Parsing Json .Net Web Api

asp.net-web-api2 c# entity-framework json rest

Question

I'm new with Web API 2 / Entity Framework 6 project, I'm making REST services, but for one specific service I'm going to receive (via Post) a JSON before making any CRUD operations over any entity of the model, (have to make some business validations over the data, add or complement some things and decide on wich entity to save), the JSON is:

{
    "head": {
        "action": "create",
        "object": "oneobject",
        "user": "theuser"
    },
    "object": {
        "name1": "a name 1",
        "name2": "a name 2",
        "description": "a description here"
    },
    "rule": [{
        "name": "any name",
        "value": "any value"
    }, {
        "name": "another name",
        "value": "another value"
    }]
}

So the json not maps directly to an entity, in fact I have no model or object for this. What would be the better way to work with it? I mean how to receive and parse the json. I'm new with web api and rest services, and I would appreciate you can help me and explain me with good details. Thanks guys.

Edit:

  1. Any idea of the POCO or class that match this kind of json. ("rule" list It's variable, can be one or more).

  2. After create this poco or class I would have to make a controller based on this?

1
0
5/25/2016 9:59:06 PM

Accepted Answer

As others have said, what you need is a POCO object to represent your request. Based on the information you have provided the following should achieve close enough to what you are after:

public enum CrudAction
{
    Create,
    Read,
    Update,
    Delete
}

public sealed class CrudRequestHeader
{
    public CrudAction Action { get; set; }

    public string Object { get; set; }

    public string User { get; set; }
}

public sealed class RuleDefinition
{
    public string Name { get; set; }

    public string Value { get; set; }
}

public sealed class CrudRequest
{
    public CrudRequestHeader Head { get; set;}

    public Dictionary<string, string> Object { get; set; }

    public List<RuleDefinition> Rule { get; set; }
}

In your Web API controller method you can then take a parameter of type CrudRequest and your JSON will be deserialized to this object, e.g:

public IHttpActionResult Post(CrudRequest crudRequest)
{
    // TODO Implementation
}

You may notice I have used Dictionary<string, string> for CrudRequest.Object as it is variable how many key/values we will be supplied with, I have made the assumption that all values are strings, you can use an object value if you prefer but you will then need to handle the type of value. In the same principle I have used List<RuleDefinition> for CrudRequest.Rule to cater for the variable number of rules which may be supplied.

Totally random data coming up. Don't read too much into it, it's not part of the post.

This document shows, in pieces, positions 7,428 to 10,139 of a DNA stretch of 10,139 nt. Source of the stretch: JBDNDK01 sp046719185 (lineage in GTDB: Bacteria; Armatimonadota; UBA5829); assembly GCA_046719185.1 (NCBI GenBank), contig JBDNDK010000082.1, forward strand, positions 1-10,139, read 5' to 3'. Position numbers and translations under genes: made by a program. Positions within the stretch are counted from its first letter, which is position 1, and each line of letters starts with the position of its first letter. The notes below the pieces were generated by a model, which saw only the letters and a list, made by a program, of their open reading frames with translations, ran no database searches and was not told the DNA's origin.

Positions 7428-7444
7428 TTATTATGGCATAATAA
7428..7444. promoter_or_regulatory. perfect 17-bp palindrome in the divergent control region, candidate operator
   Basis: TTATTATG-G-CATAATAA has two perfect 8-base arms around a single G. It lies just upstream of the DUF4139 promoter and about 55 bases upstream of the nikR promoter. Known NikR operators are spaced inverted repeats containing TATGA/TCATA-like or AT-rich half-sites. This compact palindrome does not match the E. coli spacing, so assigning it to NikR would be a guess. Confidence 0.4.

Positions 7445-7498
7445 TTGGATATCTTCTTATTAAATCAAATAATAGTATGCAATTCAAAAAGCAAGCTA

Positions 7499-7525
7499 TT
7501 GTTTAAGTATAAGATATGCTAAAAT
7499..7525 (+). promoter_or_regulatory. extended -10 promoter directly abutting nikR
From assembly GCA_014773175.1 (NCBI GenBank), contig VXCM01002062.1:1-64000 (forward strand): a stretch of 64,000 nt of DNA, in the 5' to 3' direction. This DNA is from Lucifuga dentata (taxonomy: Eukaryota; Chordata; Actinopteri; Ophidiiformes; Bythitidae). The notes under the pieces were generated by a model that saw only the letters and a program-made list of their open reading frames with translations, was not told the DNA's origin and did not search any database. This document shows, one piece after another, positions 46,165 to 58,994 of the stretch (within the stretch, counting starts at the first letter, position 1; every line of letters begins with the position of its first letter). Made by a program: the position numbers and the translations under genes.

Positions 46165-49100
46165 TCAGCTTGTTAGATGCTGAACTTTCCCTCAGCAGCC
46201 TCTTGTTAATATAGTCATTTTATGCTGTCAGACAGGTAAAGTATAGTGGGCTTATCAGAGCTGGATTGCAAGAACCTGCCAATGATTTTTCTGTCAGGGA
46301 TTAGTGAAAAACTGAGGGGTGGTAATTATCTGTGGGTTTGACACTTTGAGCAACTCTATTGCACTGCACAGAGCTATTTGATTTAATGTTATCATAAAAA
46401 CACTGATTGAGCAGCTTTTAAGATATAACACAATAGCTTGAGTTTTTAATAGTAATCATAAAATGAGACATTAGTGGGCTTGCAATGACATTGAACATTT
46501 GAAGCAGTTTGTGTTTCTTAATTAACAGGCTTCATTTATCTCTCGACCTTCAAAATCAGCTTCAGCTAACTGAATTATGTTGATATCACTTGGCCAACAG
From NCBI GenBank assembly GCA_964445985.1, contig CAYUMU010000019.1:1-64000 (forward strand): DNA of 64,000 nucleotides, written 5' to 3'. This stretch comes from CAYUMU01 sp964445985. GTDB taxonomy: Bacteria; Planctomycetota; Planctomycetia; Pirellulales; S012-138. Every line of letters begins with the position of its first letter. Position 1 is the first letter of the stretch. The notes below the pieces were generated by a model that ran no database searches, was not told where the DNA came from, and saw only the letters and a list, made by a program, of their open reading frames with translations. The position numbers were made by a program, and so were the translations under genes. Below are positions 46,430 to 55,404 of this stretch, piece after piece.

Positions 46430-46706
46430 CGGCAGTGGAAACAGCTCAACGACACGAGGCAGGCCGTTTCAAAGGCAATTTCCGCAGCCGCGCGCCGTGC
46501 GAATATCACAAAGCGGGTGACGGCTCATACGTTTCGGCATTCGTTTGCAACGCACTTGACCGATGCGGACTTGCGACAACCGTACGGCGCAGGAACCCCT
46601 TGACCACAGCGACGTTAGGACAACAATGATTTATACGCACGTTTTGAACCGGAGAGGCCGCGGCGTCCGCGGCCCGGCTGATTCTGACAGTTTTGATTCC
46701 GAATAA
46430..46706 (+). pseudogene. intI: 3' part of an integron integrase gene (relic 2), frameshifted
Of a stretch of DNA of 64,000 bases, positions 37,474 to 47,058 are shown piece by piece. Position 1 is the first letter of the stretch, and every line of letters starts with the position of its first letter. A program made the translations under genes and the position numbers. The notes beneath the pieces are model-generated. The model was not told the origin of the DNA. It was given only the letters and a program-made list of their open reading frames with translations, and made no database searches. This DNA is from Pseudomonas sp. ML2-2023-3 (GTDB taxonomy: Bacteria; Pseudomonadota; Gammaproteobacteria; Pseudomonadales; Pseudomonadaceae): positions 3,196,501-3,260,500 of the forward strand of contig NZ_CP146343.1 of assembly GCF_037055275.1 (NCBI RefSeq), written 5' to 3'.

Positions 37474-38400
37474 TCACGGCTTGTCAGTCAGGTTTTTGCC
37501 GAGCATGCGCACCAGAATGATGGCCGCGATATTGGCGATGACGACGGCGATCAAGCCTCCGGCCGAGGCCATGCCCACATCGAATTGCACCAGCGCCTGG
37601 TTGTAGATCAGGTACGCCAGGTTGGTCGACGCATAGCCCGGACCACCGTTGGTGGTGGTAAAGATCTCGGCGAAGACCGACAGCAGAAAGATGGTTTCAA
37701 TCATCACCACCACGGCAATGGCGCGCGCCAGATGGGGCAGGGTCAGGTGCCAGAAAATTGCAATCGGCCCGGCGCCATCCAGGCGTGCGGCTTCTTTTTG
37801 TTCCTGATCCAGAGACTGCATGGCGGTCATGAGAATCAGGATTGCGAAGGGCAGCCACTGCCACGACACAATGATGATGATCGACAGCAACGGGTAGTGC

A LINQPad sample containing the above definitions and use with your input can be found here: http://share.linqpad.net/7rvmhh.linq

4
5/25/2016 10:28:05 PM

Popular Answer

The best thing to do would be to create a class that models the object you expect back.

This way in your Web API method you can use the [FromBody] attribute to automatically parse the body of the request.

Example -

Your data contract would look like this:

public class MyContract
{
  public string MyData { get; set;} 
}

In your ApiController

[HttpPost]
[Route("api/myobject")]
public async Task ReceiveMyObject([FromBody]MyContract object) {

  var data = object.MyData;
  // Do whatever you need to do here.
}

This may seem tedious but this will let you keep your code organized.

Edit So to create a contract out of this:

{
    "head": {
        "action": "create",
        "object": "oneobject",
        "user": "theuser"
   },
    "object": {
        "name1": "a name 1",
        "name2": "a name 2",
        "description": "a description here"
    },
    "rule": [{
        "name": "any name",
        "value": "any value"
    }, {
        "name": "another name",
        "value": "another value"
    }]
} 

You would do something like this:

public class MyContract 
{
    [JsonProperty("head")]
    public MetaObject Head 
    {
        get; set;
    }

    // Not sure if this will work, but it probably will
    [JsonProperty("object")]
    public JObject ExtendedInformation
    {
        get;
        set;
    }

    [JsonProperty("rule")]
    public Rule[] Rules 
    {
        get;
        set;
    }
}

// "MetaObject" definition omitted but you can understand my point with the below

public class Rule
{
    [JsonProperty("name")]
    public string Name
    {
        get;
        set;
    }

    [JsonProperty("value")]
    public string Value
    {
        get;
        set;
    }
}


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